The staff of Comic-Con International knew it was coming, but that didn’t stop the tears.

In mid-April, San Diego’s prized event was called off because of COVID-19. It made sense considering 135,000 attendees jammed into the Convention Center had the potential to be an epic super-spreader event.

“We had to break the news to everybody that we wouldn’t have a show,” said Comic-Con spokesman David Glanzer about when they told employees. “I will be very honest with you, there was some crying.”

But then something happened.

Staff members started working on a plan to move the convention to an online-only format. And it turns out that a lot of movie studios, comic book companies and wacky pop culture groups were enthusiastic about the idea — and willing to work hard to make it happen.

On July 22, Comic-Con will kick off its 51st year — re-branded as Comic-ConHome — online for free. Around 350 panels will be viewable on YouTube with the potential for thousands of fans sitting at home all over the world tuning in.

Comic-Con is tempering expectations of attendance. On one hand, the organization has always complained it doesn’t have enough space at the Convention Center and thousands of people trying to attend are always turned away. But does anyone really want to sit in front of a computer or phone instead of being in the famed Hall H?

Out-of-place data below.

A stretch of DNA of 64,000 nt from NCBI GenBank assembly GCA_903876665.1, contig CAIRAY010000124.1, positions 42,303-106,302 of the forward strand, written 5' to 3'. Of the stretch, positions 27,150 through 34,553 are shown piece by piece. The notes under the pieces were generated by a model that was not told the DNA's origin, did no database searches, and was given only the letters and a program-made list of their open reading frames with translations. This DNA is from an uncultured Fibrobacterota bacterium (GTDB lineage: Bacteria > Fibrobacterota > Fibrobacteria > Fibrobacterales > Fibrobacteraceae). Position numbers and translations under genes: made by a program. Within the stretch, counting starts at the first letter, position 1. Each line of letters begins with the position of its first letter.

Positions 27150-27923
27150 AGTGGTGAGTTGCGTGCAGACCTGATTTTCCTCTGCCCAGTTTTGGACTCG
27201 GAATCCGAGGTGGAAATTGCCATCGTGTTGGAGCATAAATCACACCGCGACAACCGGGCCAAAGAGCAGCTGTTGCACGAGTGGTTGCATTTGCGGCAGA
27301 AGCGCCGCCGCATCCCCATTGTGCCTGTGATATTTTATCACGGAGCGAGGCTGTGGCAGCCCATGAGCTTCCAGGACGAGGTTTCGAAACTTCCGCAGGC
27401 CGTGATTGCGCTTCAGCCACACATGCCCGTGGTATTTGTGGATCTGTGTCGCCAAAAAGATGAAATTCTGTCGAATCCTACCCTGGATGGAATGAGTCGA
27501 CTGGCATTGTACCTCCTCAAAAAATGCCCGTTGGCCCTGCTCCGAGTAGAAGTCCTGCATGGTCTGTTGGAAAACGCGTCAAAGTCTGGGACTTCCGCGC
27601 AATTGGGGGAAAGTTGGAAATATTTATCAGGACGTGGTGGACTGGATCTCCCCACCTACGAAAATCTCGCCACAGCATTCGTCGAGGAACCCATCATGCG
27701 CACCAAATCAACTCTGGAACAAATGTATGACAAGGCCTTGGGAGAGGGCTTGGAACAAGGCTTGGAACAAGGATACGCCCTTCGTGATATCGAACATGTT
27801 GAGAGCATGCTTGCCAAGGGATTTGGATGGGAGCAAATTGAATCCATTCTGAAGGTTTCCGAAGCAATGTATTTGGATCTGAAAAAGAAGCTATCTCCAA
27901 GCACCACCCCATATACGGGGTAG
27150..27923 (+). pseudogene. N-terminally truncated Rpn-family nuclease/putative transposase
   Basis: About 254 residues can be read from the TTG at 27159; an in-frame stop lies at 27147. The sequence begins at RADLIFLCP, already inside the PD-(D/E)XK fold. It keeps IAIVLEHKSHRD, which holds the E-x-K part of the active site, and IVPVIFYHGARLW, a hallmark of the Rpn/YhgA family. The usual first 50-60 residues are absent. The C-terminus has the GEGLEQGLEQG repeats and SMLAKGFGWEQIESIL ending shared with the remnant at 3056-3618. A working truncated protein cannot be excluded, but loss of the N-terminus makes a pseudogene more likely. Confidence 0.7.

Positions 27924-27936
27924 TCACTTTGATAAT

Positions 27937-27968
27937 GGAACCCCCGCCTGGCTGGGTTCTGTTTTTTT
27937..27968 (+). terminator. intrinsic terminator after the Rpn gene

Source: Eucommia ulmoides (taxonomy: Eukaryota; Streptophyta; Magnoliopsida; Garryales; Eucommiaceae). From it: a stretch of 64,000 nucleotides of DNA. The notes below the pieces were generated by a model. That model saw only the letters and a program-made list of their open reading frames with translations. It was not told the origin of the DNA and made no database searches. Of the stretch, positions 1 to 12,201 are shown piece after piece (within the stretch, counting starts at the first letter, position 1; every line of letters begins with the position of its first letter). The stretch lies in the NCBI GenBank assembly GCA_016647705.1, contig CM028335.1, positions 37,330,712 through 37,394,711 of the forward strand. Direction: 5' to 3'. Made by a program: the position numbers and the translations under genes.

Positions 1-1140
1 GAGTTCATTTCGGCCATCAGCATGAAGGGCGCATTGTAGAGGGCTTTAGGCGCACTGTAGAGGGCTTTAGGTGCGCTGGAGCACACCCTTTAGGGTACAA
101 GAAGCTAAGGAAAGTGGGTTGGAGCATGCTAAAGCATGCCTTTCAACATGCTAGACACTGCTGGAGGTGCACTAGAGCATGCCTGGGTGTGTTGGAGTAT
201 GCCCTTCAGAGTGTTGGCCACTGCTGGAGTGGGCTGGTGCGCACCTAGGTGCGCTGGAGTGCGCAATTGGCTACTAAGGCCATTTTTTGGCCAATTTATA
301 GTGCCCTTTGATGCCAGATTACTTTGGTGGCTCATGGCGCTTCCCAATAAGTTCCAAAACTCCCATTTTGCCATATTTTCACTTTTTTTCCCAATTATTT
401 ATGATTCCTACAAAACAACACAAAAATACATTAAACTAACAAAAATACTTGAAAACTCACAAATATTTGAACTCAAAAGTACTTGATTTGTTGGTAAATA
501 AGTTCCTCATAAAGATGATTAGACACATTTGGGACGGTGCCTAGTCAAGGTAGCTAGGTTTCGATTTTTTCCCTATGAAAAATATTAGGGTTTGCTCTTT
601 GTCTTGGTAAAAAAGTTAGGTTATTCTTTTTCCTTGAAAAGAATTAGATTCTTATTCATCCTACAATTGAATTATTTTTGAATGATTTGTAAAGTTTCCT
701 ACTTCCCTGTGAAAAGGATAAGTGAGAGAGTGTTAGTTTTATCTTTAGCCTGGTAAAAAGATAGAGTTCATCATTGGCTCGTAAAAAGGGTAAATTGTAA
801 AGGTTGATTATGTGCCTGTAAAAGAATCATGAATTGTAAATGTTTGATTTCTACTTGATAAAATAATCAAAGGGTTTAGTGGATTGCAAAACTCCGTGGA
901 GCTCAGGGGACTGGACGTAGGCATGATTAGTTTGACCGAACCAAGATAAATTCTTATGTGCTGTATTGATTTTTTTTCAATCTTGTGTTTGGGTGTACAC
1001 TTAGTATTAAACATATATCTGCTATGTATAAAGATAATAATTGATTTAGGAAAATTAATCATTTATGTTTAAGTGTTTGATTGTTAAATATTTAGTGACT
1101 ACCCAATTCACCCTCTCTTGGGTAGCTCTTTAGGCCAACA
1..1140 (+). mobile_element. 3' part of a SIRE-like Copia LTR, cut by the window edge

“There’s nothing more exciting than being in the room,” said Heidi MacDonald, editor of The Beat, a comic book news website.

Like a lot of frequent attendees, she lamented missing out on the real thing, even the parts most of us would dread — the excitement of waiting in line for hours with the chance to be there when the next big film is announced to braving the oceans of people who would never have the chance to meet unless at this pop-culture extravaganza.

It is hard to forget last year’s convention when Marvel stole the show with announcements of a massive film and TV slate. It was pandemonium when a fourth Thor film was announced and Natalie Portman strutted on stage to lift the mythical hero’s hammer to deafening applause among 6,500 fans in Hall H.

However, MacDonald said the online event takes away from the sting of missing out on Comic-Con this year and credited the organization for going all out to try and create something. She also said she wouldn’t be shocked if there was a big turnout for the online panels.

“I wouldn’t be surprised — especially for the entertainment panels — to see quite a bit of attendance,” MacDonald said.

Measuring success of the online Comic-Con may be difficult because it doesn’t have the same number of must-see events. At least for now, the biggest names are sitting this year out: Marvel Studios, Warner Bros. with its large DC film division, CW with its massive lineup of DC shows and “Star Wars.”

That’s not to say there isn’t star power at this year’s convention. Charlize Theron and Keanu Reeves are confirmed for the event.

A catchall place to see everything happening from July 22 to July 26 will be Comic-Con’s website at